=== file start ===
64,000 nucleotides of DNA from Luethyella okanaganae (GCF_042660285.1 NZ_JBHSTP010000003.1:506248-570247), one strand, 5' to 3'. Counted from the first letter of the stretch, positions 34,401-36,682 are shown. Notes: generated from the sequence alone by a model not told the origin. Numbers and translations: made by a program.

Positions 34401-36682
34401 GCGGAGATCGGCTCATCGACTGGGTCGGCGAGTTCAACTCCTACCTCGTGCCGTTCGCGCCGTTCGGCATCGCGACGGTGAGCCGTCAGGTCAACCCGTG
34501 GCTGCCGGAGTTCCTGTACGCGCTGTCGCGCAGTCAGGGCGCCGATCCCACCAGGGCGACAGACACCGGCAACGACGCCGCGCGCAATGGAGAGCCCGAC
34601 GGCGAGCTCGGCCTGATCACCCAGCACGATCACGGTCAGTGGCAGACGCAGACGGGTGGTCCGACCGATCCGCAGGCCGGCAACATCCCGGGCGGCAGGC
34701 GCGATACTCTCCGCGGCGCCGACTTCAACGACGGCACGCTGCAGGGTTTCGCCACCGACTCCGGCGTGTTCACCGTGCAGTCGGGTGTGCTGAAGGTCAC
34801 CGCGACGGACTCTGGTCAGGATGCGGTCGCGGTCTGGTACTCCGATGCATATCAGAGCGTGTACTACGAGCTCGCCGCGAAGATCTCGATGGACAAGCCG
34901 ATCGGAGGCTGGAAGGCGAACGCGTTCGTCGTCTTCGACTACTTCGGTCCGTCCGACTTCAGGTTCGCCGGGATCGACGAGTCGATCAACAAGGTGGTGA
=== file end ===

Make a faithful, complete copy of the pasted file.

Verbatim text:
64,000 nucleotides of DNA from Luethyella okanaganae (GCF_042660285.1 NZ_JBHSTP010000003.1:506248-570247), one strand, 5' to 3'. Counted from the first letter of the stretch, positions 34,401-36,682 are shown. Notes: generated from the sequence alone by a model not told the origin. Numbers and translations: made by a program.

Positions 34401-36682
34401 GCGGAGATCGGCTCATCGACTGGGTCGGCGAGTTCAACTCCTACCTCGTGCCGTTCGCGCCGTTCGGCATCGCGACGGTGAGCCGTCAGGTCAACCCGTG
34501 GCTGCCGGAGTTCCTGTACGCGCTGTCGCGCAGTCAGGGCGCCGATCCCACCAGGGCGACAGACACCGGCAACGACGCCGCGCGCAATGGAGAGCCCGAC
34601 GGCGAGCTCGGCCTGATCACCCAGCACGATCACGGTCAGTGGCAGACGCAGACGGGTGGTCCGACCGATCCGCAGGCCGGCAACATCCCGGGCGGCAGGC
34701 GCGATACTCTCCGCGGCGCCGACTTCAACGACGGCACGCTGCAGGGTTTCGCCACCGACTCCGGCGTGTTCACCGTGCAGTCGGGTGTGCTGAAGGTCAC
34801 CGCGACGGACTCTGGTCAGGATGCGGTCGCGGTCTGGTACTCCGATGCATATCAGAGCGTGTACTACGAGCTCGCCGCGAAGATCTCGATGGACAAGCCG
34901 ATCGGAGGCTGGAAGGCGAACGCGTTCGTCGTCTTCGACTACTTCGGTCCGTCCGACTTCAGGTTCGCCGGGATCGACGAGTCGATCAACAAGGTGGTGA